Do you feel as though you may have been pressured into buying a stairlift? Our survey reveals shopping for a stairlift may not have been as simple as everyone had hoped…
Our latest research has exposed sharp-selling in an industry that’s catering for the most vulnerable people – and we’ve been told that straight from the horse’s mouth.
We surveyed 530 people who had bought stairlifts and found that around four in ten had experienced at least one sharp sales practice after getting quotes. The list includes pressure selling, pressure to choose more expensive options and an excessive number of sales calls.
Furthermore, a quarter of people who had bought a stairlift (rather than getting it from the council or a private seller) told us they’d negotiated a lower price. Now, we all like a bargain, but buying a mobility aid for someone who can no longer negotiate the stairs isn’t quite like going to your local electrical store and haggling over the price of a laptop.
No games, just stairlifts
The industry code outlaws practices such as the company offering a high price with the offer of a discount. That’s because it’s important that people buying at a crisis time aren’t pressured into a wrong decision. Is a negotiable price really what people want, or would they rather have the clear, upfront prices the industry code promotes?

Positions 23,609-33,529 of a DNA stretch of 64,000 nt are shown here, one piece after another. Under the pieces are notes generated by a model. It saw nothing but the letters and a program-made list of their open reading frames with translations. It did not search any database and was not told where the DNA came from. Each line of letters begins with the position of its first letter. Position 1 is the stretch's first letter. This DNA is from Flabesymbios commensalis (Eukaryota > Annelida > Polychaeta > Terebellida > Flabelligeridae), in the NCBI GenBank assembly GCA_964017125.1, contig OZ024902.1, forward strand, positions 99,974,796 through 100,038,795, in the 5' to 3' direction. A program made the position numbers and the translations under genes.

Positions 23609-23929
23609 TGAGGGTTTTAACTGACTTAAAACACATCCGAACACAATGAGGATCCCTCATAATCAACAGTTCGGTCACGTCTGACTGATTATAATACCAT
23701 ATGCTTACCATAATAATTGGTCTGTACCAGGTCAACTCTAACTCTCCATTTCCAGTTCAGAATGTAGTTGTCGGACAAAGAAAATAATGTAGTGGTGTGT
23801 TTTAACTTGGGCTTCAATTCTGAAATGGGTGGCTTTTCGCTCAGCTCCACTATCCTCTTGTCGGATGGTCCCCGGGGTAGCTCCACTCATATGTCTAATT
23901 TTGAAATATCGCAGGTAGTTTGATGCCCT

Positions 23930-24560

After all a stairlift is not a cheap buy, with a new one costing over £2,000.
One in seven stairlift-owners told us that they’d felt under pressure to buy – with a quarter of people who’d used one of the big three companies feeling pressured. One person told us:
‘Originally I applied to an advertisement which invited one to receive a free ‘independent booklet.’ As a consequence I received numerous phone calls from the company for about two years.’
What do you think about sales practice for equipment and aids for older and disabled people? Have you experienced any dodgy selling practices or did you have a very positive experience?